Tuesday, 31 July 2012

Google you are so sad, you drive me mad

Google has tried a new trick to lure in people to their destined-to-die Social Network, aka Google+

Update August 3 7:32 GMT+2:
This works on Internet Explorer 8. I haven't been able to reproduce this on other browsers and versions

Why the harsh words? Because I'm appalled by the method they choose. If you're not getting enough attention for your product or service, you should try to make it more attractive (financially, operationally, which ever way) - not invent cunning ways to whip people towards or into it

What has Google tried now? They limit your Google Search results to 20, unless you sign up for Google+.
Let me repeat that: Google limits your Google Search results (to 20), unless you sign up for Google+

Twitter is NOT where the party is at

You couldn't possible have missed the messy story around NBC and Twitter, resulting in suspension of Guy Adams' Twitter account. Guy's latest reaction on that is here, and contains the concise version.

Update July 31st 21:15 GMT+2: Guy Adam's account has been unsuspended:

Oh. My Twitter account appears to have been un-suspended. Did I miss much while I was away?
— Guy Adams (@guyadams) July 31, 2012

I do have to say that "which is widely listed online" is an exaggeration for sure, as it's only to be found on one site

I remember that it was also in a comment to a 2008 post on that same site, but can't possibly find that anymore now the web has been littered with Gary Zenkel's email address. In an action that started 10 hours ago, people have been tweeting and blogging the email address and since then it's been mentioned over a thousand times on Twitter, and if you Google for it you'll currently get close to ten thousand results

Monday, 30 July 2012

Microsoft, the bleedin' advertisers

This week Microsoft produced their annual report for 2012. It's been commented on by many and the main theme seems to be that they've reported their first quarterly loss since ages (or ever).
Well, yes. And so what?

The Online Services Division, a eufemism for "we wanna go where Google went" has been a bleeder for years. Its mission:
Online Services Division (“OSD”) develops and markets information and content designed to help people simplify tasks and make more informed decisions online, and that help advertisers connect with audiences. OSD offerings include Bing, MSN, adCenter, and advertiser tools. Bing and MSN generate revenue through the sale of search and display advertising, accounting for nearly all of OSD’s annual revenue
The graph above reflects revenue (straight line) and operating income (dotted line) from 2007 till 2012. Where the other divisions flourish, it's clear that OSD doesn't.
However, OSD has changed quite a lot over the years. Here are the figures for the historic OSD up from 1999 till now:

Thursday, 26 July 2012

Apple Q3 2012 - for better or worse?

Yesterday Apple announced its figures for Q3 2012.I decided to have a good look at them, given the news and blog posts that flew around. Here are the clean stats:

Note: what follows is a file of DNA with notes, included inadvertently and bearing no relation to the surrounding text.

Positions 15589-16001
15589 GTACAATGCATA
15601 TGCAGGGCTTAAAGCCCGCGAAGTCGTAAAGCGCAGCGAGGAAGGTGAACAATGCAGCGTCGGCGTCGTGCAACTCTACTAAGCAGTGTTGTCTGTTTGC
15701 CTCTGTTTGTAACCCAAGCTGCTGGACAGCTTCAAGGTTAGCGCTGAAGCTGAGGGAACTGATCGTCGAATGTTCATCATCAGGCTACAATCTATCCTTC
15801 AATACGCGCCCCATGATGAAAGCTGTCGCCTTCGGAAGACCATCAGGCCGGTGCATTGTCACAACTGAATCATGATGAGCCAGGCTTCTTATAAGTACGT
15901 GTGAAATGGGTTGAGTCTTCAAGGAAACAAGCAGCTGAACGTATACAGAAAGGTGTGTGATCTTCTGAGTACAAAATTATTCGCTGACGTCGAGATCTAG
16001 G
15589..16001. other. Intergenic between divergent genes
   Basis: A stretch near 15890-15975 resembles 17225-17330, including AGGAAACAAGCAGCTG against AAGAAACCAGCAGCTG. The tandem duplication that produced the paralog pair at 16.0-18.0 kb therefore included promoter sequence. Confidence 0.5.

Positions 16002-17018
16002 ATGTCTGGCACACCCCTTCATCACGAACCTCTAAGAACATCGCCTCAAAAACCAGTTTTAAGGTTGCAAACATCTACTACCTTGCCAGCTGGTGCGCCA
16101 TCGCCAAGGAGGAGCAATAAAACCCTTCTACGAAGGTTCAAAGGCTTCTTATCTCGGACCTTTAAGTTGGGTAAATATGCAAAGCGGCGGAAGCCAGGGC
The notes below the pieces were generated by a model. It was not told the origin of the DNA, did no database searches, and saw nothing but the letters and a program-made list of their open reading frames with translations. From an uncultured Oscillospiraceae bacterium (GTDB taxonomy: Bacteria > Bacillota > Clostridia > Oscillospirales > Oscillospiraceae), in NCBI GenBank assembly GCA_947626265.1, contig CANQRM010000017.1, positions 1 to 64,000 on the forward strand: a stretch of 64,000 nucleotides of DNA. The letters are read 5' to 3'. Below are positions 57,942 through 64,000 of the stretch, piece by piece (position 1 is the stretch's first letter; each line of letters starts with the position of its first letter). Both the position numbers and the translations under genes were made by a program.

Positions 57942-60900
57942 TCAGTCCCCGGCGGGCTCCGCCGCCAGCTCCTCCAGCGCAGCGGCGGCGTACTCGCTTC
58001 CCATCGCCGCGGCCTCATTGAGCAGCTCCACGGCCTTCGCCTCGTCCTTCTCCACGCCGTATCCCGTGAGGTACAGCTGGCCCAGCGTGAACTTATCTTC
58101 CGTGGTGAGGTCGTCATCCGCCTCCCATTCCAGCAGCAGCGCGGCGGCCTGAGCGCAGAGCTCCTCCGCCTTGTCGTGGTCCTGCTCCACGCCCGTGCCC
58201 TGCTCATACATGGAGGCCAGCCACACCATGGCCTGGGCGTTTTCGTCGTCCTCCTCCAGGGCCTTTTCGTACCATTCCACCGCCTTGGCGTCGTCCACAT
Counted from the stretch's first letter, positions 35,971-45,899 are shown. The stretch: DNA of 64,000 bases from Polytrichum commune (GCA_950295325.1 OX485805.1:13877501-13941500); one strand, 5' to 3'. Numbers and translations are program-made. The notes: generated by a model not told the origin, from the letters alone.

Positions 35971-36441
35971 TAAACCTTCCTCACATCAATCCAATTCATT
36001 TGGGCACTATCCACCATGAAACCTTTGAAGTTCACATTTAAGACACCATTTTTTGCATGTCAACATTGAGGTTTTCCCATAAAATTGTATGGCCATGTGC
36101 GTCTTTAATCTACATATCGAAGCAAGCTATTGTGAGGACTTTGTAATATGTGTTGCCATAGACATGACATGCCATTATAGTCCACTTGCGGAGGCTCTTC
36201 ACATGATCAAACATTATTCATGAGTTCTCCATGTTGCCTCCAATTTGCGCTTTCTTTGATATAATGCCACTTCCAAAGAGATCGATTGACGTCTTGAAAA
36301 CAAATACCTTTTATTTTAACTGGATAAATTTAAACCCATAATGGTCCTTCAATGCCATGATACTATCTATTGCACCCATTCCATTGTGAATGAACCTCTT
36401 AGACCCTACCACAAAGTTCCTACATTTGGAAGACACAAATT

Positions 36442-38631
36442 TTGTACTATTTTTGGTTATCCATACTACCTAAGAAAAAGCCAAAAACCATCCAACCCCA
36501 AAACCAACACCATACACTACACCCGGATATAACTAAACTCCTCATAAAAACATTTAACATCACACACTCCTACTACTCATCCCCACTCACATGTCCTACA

2012 Q3

Revenue of $35.0 billion
Net profit of $8.8 billion
Gross margin 42.8%
26.0 million iPhones - 28% growth
17.0 million iPads - 84% growth
4.0 million Macs - 2% growth
6.8 million iPods - 10% decline

2011 Q3

Revenue of $28.6 billion
Net profit of $7.3 billion
Gross margin 41.7%
20.3 million iPhones - 142% growth
9.25 million iPads - 183% growth
4.0 million iMacs - 14% growth
7.5 million iPods - 20% decline

Good or bad, or anywhere in the vast grayscale in between? Let the data and graphs tell the truth...

Wednesday, 25 July 2012

The awkward Art of Selfpromotion

Yesterday I saw a post on Cloudave, written by Michael Krigsman. It was about a list of people worth following, according to Michael, if you are interested in Enterprise Software.
I scanned the list to see who was on there that I'm not already following, and was surprised to find Michael Krigsman himself on it.
As he himself titled the post "Trusted enterprise software experts: The #EnSW Twitter list" I couldn't refrain from tweeting my feelings about that:

RT @CloudAve: Trusted enterprise software experts: The #EnSW Twitter list http://goo.gl/fb/VENrl < sad how @mkrigsman put his own name on it

However, I was too quick. @Cloudave himself pointed me to the fact that this was not Michael's list, but Dennis Moore's one - and that was correct.
So I correct my tweet by RT-ing it with a comment, and apologise:

Correction, it's @dbmoore's list. Sorry > The #EnSW Twitter list http://goo.gl/fb/VENrl < sad how @mkrigsman put his own name on it

The post is a summation of someone else's "list" without reference to source, and it's got the author of the post on it, as well as the creator of the "list": Dennis Moore.

So I thank Cloudave, and tweet with some sarcasm that I'm pleased to see that Dennis thinks of himself a s a smart news commentator

@CloudAve thanks, read too quickly. Odd blog post then, though. However, pleased that @dbmoore thinks of himself as a smart news commentator

A while after, while myself sound asleep, Dennis responds with a tweet and an email

Thursday, 19 July 2012

Google Drive breaks Google Docs?

Starting yesterday, I've been receiving requests from people to share some of the content I have on Google Docs. Yesterday I also shared a link with a friend of mine, and he couldn't access it. That puzzled me

I checked the last link myself, signed out, and tried again - I got a log-on. What? My publicly shared link wasn't publicly shared anymore?
I checked a few other links that I've been publicly sharing for years without problems - I couldn't access them, period